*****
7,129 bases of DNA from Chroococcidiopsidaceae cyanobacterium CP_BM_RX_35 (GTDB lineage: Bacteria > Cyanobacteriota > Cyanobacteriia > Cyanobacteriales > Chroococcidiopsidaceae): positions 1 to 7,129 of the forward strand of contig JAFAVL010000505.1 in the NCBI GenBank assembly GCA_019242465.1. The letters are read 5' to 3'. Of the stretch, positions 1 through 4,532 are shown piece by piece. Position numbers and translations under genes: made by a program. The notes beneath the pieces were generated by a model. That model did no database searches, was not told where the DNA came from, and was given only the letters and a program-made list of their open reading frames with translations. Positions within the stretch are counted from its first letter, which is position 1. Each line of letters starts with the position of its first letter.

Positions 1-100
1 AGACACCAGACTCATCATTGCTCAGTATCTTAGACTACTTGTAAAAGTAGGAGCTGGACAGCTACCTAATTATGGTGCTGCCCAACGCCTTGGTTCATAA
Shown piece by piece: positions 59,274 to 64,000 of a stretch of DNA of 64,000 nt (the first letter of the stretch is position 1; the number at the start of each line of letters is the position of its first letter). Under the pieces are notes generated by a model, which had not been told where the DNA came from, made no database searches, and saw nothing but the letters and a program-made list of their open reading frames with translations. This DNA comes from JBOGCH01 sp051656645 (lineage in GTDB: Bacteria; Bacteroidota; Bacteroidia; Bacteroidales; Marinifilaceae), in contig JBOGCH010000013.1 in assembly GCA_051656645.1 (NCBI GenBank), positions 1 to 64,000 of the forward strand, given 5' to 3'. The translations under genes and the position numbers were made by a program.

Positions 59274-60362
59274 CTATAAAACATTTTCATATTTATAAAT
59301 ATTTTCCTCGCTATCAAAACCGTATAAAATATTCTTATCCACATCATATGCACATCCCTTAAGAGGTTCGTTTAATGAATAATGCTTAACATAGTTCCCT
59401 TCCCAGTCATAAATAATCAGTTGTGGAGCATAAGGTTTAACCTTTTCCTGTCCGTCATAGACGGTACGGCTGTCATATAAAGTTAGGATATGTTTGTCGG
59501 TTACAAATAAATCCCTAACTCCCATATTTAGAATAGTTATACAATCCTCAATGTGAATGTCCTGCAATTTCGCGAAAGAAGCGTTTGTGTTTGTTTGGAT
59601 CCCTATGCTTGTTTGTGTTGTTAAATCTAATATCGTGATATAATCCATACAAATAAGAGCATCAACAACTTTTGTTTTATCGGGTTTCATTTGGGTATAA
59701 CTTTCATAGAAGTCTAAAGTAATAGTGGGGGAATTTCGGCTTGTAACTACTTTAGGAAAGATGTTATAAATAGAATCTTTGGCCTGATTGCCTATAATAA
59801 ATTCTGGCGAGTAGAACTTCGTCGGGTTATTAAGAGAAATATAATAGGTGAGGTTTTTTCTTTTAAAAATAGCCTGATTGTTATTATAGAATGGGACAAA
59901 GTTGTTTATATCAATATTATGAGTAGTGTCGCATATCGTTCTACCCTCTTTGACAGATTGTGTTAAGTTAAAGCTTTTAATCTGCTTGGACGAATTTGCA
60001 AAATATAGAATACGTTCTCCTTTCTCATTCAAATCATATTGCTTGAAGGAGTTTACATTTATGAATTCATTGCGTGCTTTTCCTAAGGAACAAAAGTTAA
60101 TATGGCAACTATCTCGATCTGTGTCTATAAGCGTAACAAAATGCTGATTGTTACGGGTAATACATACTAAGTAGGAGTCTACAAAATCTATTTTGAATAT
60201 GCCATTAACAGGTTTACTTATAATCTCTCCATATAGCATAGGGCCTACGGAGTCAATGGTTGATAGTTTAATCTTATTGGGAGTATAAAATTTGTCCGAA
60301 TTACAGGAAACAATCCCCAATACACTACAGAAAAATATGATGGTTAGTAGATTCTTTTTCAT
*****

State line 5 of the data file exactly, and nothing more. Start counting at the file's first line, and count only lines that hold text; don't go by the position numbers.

Positions 59274-60362